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Science and Technology Intro

This section is designed for people who are interested in films about science and technology.  We have divided it into several parts: a timeline of classic films and history of different decades, a list of films in different categories, a link page for further research, and a list of important science fiction literature.  Since the genre of science and technology contains several categories, some of films may appear on more than one list.  We also provide a lost of film which is sort by time for the convenience of finding films.
Science fiction films originated in France, developed in Germany, and flourished in the United States.  The first science fiction film is said to be Georges Méliès’ A Trip to the Moon (Le Voyage dans la Lune. 1902).  German director Fritz Lang’s Metropolis (1927) was among the most outstanding films of the 1920s.  The 1950s saw an explosion of films involving science because of advances in high-technology.  Inspired by WWII and the Cold War, Robert E. Wise's allegorical The Day the Earth Stood Still (1951) shows human’s fear of the future.  Stanley Kubrick's 2001: A Space Odyssey (1968) was a classic of the 1960s and the genre itself.  With the end of the Vietnam War, George Lucas’ Star Wars (1977) brought a second boom in films involving science and technology.  In the 1980s, because of the highly industrialized society, apocalyptic films about the end of the world started to appear such as The Terminator (1984) and The Matrix (1999).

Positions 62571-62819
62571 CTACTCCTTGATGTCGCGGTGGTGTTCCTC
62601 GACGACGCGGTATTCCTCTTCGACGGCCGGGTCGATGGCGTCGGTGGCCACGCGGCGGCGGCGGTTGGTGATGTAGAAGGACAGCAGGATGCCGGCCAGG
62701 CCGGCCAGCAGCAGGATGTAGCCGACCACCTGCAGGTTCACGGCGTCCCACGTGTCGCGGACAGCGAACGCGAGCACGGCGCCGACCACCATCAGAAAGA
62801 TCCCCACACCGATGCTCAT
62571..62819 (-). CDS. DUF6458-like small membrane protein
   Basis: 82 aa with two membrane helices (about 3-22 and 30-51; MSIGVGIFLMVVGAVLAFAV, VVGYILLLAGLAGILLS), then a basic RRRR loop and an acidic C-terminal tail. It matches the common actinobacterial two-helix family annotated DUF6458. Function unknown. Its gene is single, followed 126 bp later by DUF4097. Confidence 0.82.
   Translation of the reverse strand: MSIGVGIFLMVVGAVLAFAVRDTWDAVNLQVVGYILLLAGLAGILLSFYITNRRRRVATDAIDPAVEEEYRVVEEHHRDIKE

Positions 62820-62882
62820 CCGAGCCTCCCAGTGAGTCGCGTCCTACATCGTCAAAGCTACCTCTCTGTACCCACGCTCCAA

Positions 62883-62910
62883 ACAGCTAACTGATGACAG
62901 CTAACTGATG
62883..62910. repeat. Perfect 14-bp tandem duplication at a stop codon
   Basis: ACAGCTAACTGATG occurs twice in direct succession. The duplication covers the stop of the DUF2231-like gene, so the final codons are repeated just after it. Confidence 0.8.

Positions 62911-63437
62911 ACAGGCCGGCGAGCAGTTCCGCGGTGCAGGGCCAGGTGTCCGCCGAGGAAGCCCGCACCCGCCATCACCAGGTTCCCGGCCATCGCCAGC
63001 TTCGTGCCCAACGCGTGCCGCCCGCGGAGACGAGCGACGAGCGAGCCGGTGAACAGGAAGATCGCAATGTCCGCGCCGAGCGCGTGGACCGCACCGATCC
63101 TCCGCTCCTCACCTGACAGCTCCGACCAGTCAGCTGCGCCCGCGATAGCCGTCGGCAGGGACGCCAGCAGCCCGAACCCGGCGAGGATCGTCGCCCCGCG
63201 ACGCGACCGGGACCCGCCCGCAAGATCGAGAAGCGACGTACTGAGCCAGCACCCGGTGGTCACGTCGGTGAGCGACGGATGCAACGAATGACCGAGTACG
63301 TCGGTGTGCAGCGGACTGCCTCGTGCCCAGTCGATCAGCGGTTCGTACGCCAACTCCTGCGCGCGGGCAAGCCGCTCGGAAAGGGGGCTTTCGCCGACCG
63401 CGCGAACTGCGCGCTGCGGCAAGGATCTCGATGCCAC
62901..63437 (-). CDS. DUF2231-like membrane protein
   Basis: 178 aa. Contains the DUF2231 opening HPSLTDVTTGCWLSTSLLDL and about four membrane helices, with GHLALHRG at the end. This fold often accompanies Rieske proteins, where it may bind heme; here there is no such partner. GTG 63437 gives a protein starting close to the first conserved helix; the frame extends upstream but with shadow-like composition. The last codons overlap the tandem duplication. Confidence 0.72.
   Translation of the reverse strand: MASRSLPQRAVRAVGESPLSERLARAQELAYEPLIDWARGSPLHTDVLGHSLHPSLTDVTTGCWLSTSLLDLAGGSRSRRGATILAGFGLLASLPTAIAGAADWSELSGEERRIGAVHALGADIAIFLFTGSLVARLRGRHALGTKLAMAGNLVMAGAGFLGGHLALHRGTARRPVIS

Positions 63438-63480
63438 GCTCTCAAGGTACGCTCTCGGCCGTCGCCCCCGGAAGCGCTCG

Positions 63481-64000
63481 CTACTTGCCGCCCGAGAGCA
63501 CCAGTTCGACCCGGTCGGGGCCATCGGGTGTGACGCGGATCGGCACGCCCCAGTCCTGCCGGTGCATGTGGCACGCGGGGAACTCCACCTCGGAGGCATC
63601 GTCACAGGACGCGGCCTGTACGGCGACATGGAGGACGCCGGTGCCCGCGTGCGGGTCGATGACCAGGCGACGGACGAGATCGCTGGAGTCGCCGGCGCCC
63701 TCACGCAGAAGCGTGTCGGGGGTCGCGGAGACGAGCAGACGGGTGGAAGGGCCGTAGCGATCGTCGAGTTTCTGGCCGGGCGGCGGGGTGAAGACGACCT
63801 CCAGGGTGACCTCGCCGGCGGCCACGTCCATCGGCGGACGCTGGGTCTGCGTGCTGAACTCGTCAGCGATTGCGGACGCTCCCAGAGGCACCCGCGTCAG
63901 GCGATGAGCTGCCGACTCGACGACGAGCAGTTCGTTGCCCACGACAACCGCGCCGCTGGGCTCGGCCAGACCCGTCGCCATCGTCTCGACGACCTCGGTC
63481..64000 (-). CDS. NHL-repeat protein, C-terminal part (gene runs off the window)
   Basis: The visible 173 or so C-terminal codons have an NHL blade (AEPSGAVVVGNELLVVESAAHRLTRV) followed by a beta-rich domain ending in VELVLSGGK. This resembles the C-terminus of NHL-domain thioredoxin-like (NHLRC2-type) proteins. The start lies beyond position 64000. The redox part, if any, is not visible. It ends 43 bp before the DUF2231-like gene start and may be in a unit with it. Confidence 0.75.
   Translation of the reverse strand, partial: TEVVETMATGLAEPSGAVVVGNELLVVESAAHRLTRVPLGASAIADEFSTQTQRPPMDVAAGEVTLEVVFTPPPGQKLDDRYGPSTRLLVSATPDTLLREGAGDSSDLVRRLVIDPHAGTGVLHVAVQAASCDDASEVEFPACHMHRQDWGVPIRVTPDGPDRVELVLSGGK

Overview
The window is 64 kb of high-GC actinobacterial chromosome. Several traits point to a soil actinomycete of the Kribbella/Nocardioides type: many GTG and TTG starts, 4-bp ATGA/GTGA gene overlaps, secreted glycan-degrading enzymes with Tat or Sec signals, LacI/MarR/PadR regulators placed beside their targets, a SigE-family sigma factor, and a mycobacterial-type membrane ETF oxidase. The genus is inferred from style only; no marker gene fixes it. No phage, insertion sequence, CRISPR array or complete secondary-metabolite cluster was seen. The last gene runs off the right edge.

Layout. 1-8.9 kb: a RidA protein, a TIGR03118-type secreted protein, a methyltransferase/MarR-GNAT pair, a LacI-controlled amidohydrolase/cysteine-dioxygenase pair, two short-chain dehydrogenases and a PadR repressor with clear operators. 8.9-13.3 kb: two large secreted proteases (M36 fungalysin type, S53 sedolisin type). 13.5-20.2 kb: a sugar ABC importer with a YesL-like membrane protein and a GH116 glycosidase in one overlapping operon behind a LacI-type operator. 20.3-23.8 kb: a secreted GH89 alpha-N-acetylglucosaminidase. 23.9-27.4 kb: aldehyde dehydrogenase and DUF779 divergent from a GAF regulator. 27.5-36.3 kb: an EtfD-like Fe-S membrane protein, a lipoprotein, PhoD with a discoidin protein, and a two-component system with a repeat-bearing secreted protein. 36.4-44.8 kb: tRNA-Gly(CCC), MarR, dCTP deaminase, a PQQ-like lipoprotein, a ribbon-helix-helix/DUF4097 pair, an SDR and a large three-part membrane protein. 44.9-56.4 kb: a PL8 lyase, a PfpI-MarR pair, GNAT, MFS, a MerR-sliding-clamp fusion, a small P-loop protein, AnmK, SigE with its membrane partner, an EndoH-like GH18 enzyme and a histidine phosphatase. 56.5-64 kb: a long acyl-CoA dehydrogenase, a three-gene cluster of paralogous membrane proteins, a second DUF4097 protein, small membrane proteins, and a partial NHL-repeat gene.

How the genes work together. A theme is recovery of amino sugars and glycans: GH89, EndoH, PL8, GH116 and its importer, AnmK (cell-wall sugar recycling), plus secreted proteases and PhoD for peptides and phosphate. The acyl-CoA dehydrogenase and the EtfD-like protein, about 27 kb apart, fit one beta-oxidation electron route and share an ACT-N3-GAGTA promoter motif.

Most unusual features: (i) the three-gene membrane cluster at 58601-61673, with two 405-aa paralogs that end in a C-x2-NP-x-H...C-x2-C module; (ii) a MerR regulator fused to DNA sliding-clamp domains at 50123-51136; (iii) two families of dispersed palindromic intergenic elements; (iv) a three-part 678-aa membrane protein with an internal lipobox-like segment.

Science and technology films are always fascinating and draw lots of attention from the audience.  One reason is that such movies fulfill people’s imagination about the future and unknown worlds such as outer space and the existence of extra-terrestrial beings.  It also helps humans to rethink the world they are living and the potential crisis of too much reliance on science and technology.

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